Thanks to Kim Williams stitching up Kerry Stokes, Fox Footy is back after a five year hiatus, bigger and bigger than ever.
"They don't do smoke and shadows behind the windows." ~~ Travis Cloke.
A one billion dollar Trojan horse is how Greg "Aeneas" Baum describes the TV rights deal in his excellent article in today's Age:
THE Trojan horse is through the gates now. The red carpet was rolled out for it. For two days, the people have danced around it, chortling to each other about what a glorious beast it is. ''One billion dollars,'' they exclaim, as if the words themselves are some sort of magic formula, certainly not to be lampooned, like that other popular mantra of the day, ''William and Kate''. The new television deal is the AFL's royal wedding.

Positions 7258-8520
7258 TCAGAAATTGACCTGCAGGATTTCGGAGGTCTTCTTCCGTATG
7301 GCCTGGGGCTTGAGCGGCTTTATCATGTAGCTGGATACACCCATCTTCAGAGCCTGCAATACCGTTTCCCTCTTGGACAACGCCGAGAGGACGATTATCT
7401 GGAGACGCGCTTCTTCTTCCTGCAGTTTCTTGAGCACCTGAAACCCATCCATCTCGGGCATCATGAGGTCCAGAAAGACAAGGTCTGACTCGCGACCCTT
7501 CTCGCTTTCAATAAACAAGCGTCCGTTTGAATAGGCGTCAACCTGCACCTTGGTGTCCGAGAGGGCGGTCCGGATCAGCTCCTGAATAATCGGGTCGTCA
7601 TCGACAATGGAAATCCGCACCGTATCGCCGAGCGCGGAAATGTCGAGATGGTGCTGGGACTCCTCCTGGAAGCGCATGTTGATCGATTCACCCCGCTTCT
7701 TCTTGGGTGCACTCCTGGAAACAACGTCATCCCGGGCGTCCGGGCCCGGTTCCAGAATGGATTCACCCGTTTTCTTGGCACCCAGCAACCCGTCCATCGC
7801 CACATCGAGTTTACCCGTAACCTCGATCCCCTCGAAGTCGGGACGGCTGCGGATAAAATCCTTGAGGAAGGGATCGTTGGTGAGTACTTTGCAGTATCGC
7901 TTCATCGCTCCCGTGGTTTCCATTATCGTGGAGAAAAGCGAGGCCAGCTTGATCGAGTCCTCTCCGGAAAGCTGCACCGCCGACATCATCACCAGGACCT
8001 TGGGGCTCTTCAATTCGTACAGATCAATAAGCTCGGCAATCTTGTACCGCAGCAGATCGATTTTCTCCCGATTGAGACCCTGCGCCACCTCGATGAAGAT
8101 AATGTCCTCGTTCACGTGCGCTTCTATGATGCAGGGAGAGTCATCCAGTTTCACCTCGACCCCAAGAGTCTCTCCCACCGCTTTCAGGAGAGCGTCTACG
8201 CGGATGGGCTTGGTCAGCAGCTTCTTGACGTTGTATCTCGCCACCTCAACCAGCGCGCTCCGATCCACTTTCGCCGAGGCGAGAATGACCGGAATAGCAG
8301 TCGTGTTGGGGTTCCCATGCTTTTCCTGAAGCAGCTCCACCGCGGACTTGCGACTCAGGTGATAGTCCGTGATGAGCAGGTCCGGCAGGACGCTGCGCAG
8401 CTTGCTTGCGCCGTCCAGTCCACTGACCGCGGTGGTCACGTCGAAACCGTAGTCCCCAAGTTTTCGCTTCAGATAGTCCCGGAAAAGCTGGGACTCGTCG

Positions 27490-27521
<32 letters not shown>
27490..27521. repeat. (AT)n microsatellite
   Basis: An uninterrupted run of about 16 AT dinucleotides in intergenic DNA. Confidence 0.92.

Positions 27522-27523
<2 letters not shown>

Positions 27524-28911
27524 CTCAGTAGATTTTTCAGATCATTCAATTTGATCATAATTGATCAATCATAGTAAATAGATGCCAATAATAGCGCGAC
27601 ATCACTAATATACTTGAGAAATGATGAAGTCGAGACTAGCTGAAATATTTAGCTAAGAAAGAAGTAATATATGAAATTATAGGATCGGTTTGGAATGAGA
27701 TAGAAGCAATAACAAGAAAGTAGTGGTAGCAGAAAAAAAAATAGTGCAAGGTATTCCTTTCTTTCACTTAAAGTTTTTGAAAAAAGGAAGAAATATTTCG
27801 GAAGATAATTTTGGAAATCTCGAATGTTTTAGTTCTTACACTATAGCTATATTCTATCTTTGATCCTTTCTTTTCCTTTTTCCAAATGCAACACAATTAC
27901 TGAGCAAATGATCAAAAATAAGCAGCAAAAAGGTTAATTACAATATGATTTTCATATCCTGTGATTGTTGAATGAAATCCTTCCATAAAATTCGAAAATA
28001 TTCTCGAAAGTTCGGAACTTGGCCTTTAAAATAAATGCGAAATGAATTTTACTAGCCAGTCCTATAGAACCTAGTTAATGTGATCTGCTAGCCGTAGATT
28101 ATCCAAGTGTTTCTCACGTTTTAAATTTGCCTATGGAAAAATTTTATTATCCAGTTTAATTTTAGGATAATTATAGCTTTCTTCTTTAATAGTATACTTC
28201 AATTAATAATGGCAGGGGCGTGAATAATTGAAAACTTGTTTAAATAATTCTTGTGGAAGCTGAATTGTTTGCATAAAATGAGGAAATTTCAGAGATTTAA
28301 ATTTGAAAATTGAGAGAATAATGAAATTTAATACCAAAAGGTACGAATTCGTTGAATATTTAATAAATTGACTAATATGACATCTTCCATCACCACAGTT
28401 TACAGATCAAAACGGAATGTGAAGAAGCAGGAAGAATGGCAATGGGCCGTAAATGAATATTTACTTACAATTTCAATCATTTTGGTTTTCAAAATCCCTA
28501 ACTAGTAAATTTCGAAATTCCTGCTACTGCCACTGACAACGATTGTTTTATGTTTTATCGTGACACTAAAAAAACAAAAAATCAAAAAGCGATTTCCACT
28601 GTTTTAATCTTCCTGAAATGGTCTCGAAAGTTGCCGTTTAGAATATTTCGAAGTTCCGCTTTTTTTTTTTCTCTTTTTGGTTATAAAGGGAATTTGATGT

Media become shy on this topic because many in the industry have television deals, free-to-air and pay, and the rest claim their subscriptions on tax. I'm as guilty as any.
Even as AFL fans coo and fawn over this horse parading so splendidly before them, perhaps one of them should take a moment to look it in the mouth.
Hats off to Andrew Demetriou who "twisted David Leckie's arm" for live footy, and still gouged the networks for more than one billion dollars for the AFL rights:
The AFL has announced its massive broadcast rights deals, to reap over $1.253 billion for the nation's leading sport organisation over the five years from 2011-2016.